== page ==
Why businesses are legally allowed to put up signs saying ‘no parking’


Drivers beware: Parking spots painted on this Toronto street prove to be a ticket trap for confused motorists

The Canadian TV show This Hour Has 22 Minutes aired a shocking report on Sunday about how misled drivers could be in Toronto after discovering for the first time that spaces that should be used by the public are regularly reserved for commercial vehicles and vehicles with low load volumes.

“The parkers care less about your grief because they still have the ability to make you pay,” reporter Ben Thompson said, reporting from an unnamed location.

The Canadian Broadcasting Corporation was shown video taken by a citizen who was left baffled by the triangular spaces reserved by Scarborough Bay Association (CBA), a neighbourhood community group in the northwest of the city.

The spaces have the words “no parking” painted on them, indicating that only residents are allowed to use them. Yet what the spot proves is that the CBA doesn’t need any official permission from the city for the spaces to be used.

As the CBA’s website explains, its members use the spaces “mostly to start and end drives”. According to its vice-president, Dave Skinner, a “number of residents use them all the time”.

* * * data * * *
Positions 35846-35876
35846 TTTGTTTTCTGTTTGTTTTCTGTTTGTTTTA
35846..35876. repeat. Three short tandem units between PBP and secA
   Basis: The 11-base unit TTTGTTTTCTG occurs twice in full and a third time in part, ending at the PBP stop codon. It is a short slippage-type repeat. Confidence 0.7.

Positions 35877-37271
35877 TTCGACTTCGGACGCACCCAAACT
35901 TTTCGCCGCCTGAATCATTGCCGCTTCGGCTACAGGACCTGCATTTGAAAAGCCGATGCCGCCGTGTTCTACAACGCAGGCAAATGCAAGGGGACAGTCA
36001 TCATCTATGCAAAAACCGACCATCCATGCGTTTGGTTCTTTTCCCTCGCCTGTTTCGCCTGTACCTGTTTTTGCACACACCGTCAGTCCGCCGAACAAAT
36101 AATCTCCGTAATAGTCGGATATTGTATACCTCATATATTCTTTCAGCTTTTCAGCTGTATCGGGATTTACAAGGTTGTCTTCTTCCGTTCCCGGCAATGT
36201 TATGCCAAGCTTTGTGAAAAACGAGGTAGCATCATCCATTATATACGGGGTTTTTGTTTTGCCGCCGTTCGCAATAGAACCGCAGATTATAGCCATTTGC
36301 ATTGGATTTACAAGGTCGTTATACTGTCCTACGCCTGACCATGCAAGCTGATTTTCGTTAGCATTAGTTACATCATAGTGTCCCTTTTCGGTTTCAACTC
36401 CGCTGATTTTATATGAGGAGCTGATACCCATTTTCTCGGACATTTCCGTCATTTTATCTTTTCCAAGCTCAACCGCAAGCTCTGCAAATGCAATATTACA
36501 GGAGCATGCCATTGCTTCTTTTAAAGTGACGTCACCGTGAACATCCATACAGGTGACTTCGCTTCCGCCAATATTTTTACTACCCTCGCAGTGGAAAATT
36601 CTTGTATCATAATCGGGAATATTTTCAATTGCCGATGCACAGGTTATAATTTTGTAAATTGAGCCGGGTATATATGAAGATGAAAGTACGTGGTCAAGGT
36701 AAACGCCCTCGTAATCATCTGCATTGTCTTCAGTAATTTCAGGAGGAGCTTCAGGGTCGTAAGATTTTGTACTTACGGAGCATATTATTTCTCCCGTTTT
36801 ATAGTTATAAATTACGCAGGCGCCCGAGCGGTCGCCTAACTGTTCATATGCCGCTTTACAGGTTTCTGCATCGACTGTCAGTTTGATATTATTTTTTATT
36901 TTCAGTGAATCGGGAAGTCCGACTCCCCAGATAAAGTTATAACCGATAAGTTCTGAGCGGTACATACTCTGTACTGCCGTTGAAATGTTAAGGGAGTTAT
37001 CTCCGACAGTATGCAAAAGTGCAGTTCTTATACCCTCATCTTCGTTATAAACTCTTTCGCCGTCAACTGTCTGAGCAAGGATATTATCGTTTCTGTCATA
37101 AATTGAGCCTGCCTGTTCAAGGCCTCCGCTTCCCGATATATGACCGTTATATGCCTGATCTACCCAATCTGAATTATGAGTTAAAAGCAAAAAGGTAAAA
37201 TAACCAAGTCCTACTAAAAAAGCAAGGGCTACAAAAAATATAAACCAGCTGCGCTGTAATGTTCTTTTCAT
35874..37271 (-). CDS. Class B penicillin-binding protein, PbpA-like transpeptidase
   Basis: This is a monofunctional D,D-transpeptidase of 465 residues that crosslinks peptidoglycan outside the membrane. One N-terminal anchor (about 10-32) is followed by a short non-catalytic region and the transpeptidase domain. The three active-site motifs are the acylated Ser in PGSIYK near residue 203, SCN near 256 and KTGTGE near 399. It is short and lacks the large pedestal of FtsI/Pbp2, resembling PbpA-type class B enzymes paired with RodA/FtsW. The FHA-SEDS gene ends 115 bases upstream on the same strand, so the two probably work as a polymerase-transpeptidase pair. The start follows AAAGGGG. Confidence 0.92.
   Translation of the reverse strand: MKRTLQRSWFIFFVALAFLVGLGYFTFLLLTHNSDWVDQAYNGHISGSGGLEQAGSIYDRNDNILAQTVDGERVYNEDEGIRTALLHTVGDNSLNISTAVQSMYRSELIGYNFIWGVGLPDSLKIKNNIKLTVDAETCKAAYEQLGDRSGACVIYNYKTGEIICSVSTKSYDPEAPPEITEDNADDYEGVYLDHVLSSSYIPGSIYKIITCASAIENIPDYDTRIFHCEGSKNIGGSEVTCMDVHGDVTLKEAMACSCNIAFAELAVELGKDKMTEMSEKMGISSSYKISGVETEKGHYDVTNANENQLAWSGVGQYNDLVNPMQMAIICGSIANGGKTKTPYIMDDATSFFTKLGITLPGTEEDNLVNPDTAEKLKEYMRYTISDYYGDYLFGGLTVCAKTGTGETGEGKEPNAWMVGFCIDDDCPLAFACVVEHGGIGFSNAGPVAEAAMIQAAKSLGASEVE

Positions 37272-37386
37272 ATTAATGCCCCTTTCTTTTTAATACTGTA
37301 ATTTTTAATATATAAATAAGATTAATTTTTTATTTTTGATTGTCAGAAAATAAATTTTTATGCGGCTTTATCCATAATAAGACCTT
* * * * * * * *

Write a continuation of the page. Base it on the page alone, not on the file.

The cars parked in the spots include several delivery trucks, garbage bins, grocery trucks and lots of smaller vehicles, including SUVs and pickups.

The spokesman for the city, Cynthia Mah, told Thompson in the segment that residents could have tried to arrange for a driver to meet them in the spot at a regular garage.

Some residents of Scarborough, according to Thompson, told him that they “found out and maybe didn’t know”, while some others claimed that they had made the situation “clearer”.

But many motorists have put the matter straight on Facebook using the hashtag #stuckinhare.

“With me it was pretty straightforward. I put up notice,” a driver whose SUV was left at the scene wrote. “All I did was insert my name and address in front of it.”

Many others on the city’s social media accounts criticised the use of the tight spots, where drivers are prone to finding themselves back on the street.

“Also,” posted another driver, “on an overcast winter day, parked in these spots is something I don’t mind doing for company.”

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